Mark Coyne’s match-winning try for Queensland in the 1994 Origin Series has often been regarded as the greatest Origin try in history.
Coyne never let that moment define him. His humility remained. Whenever speaking about the “miracle try”, he always reflected on the extraordinary lead-up play rather than his finish.
An indicator of Coyne’s qualities was when the Dragons gave him a testimonial for his service to the club and he donated every cent to charity.
This service to the community has continued completely off the radar as he doesn’t want to attract attention to himself.
Equally, the recent headline-grabbing moment that involved abusive behaviour in Singapore won’t define him.
But just like that try, other commentators will attempt to draw the sensational aspects out of it.
Not for one second am I condoning what happened in Singapore. In fact, my assessment lines up entirely with Coyne’s of what came to pass.
It was embarrassing, lacked dignity and was completely out of character.
Equally, it should be noted no physical, mental or emotional harm occurred to anyone else during the incident.
Coyne pleaded guilty to the charge of abusing a police officer, was fined $4100 and has now stood down as an ARLC commissioner.
While I am not condoning it, I am not able to judge because I have done worse.
Actually, every person I know has lost their sh-t and behaved in a fashion they regret.
No doubt that might satisfy the stereotype of a rugby league person, but working in the corporate sector I have seen similar outbursts from managing directors, CEOs, school principals and general managers.
This does not make it right, but it is a reminder to us all that this type of behaviour – particularly when drinking – has consequences.
Mark Coyne has chosen a life of responsibility in the aftermath of his playing career. As a Commissioner of the NRL and a CEO of an insurance company.
This status is rightfully married to additional scrutiny and expectations which, in turn, elevates the consequences around personal behaviour, both good and bad.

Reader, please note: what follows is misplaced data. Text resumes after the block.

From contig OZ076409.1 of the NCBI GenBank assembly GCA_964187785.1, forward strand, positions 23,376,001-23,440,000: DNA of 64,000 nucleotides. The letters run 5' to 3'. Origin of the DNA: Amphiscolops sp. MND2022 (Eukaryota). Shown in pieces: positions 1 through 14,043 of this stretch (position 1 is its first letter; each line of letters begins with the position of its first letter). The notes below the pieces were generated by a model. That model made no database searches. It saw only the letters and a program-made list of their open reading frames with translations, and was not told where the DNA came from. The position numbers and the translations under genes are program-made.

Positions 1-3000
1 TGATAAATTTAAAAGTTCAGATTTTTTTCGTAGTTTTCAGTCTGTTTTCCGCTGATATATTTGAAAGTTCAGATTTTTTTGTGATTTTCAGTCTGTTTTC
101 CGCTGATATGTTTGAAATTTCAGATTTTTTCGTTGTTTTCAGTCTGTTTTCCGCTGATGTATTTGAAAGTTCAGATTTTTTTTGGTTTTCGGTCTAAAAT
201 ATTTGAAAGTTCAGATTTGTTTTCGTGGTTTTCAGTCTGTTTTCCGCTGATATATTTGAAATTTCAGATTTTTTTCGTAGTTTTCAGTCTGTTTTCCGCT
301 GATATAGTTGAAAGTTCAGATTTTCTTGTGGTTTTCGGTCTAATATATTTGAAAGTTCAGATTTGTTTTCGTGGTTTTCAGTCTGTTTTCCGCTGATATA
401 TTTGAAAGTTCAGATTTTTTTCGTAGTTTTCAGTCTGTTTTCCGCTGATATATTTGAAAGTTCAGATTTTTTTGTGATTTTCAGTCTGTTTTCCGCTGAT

Coyne’s openness, honesty and willingness to expect consequences from his lapse also speaks to the person he is.
Let’s quickly look at what happened. He was at a venue with two mates and decided to leave early because he knew he had already drunk too much (this is something he is well known for).
In trying to get home he had a dispute with a cabbie who called the police. The dispute with the driver was resolved by the time the police arrived and ultimately was not a part of the charge.
The police asked for his passport, which was locked in his safe at the hotel and he was put in a van and detained as a possible illegal immigrant.
Intoxicated in the police van, he lost his temper and became verbally abusive. There is no excuse for this, particularly in a country with strict laws around public behaviour.
The questions around Coyne’s failure to self-report are valid, but besides having his passport confiscated for nearly six weeks Coyne did not really have anything to report as he was not charged until last Tuesday.
Coupled with the legal advice he received not to draw any attention to the case because it may elevate the judicial consequences, the move to not self-report is understandable.
This may sound like a friend of Mark’s trying to protect his credibility and I would have to openly plead guilty to that.
It is important to know this is an individual who has gone out of his way to help so many people in and out of the sport. I certainly fall into that list.
The attention and question marks that he is getting now would certainly be tough on him and his family. But be assured that he will be just as hard on himself.
In triumph a brilliant try did not define Mark Coyne, neither will a less-than-auspicious misstep in a foreign land.
Former St George player Matthew Elliott coached Canberra, Penrith and New Zealand Warriors in the NRL